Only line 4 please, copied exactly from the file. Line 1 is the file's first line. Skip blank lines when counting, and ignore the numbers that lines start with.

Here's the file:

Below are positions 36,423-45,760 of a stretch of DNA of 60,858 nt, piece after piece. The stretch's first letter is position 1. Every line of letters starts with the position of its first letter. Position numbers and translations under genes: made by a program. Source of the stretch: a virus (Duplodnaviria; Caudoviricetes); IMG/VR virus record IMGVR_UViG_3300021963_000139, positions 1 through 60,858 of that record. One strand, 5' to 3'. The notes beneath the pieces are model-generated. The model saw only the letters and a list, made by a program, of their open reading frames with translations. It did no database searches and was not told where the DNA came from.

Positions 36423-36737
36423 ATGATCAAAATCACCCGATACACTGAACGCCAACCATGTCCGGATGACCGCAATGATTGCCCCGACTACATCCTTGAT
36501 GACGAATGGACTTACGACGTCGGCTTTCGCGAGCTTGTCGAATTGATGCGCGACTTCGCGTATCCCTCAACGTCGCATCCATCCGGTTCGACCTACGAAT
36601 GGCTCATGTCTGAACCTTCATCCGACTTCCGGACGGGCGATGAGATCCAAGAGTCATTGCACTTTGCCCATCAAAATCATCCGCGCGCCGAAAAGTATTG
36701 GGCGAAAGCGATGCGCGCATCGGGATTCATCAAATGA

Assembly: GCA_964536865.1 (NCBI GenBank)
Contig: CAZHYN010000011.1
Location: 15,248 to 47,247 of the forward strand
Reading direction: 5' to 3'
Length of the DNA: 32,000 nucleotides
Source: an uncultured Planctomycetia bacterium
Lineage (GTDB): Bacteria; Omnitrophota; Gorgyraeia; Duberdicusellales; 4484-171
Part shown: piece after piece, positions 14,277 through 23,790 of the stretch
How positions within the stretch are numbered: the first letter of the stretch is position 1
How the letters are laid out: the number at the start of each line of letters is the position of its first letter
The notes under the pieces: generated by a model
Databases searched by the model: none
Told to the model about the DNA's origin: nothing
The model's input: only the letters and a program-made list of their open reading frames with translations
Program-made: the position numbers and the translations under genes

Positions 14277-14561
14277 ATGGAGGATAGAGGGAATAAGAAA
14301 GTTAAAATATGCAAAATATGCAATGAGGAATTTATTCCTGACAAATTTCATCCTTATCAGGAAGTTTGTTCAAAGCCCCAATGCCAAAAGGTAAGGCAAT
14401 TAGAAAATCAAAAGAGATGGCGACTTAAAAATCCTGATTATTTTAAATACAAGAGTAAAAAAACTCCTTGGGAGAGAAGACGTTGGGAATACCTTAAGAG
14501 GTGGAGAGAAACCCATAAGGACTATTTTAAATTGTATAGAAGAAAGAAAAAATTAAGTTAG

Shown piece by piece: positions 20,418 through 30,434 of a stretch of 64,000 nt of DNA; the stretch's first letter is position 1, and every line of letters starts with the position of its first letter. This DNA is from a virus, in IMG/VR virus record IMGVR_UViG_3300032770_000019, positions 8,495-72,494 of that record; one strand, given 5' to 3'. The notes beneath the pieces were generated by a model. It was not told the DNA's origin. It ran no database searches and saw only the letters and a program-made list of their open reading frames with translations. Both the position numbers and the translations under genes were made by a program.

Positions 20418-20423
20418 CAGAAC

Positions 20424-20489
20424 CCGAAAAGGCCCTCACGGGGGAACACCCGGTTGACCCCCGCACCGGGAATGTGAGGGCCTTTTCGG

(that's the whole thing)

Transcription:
36501 GACGAATGGACTTACGACGTCGGCTTTCGCGAGCTTGTCGAATTGATGCGCGACTTCGCGTATCCCTCAACGTCGCATCCATCCGGTTCGACCTACGAAT